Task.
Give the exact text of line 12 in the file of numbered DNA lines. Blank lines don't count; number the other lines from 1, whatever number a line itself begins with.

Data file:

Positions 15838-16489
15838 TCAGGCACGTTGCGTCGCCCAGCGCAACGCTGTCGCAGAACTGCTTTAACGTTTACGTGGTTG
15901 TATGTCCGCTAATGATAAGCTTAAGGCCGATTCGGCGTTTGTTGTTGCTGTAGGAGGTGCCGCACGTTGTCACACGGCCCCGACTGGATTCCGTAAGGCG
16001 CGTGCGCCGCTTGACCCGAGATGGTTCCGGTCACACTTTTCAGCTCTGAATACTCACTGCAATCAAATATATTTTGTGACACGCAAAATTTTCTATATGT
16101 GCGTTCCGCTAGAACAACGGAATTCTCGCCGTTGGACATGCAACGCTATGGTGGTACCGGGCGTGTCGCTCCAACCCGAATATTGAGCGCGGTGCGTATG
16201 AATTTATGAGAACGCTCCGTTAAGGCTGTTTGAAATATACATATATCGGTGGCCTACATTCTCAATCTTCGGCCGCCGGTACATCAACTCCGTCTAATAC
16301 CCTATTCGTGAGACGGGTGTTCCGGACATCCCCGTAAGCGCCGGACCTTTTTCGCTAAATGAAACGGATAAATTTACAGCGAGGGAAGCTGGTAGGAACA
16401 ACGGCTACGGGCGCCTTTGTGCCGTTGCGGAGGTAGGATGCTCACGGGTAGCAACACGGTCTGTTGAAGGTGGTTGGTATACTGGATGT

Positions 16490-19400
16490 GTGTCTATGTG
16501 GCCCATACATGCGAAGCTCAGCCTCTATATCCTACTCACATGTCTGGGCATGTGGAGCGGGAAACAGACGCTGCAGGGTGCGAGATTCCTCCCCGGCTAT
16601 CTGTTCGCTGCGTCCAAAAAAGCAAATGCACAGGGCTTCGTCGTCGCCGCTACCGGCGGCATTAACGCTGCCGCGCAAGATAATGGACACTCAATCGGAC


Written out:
16601 CTGTTCGCTGCGTCCAAAAAAGCAAATGCACAGGGCTTCGTCGTCGCCGCTACCGGCGGCATTAACGCTGCCGCGCAAGATAATGGACACTCAATCGGAC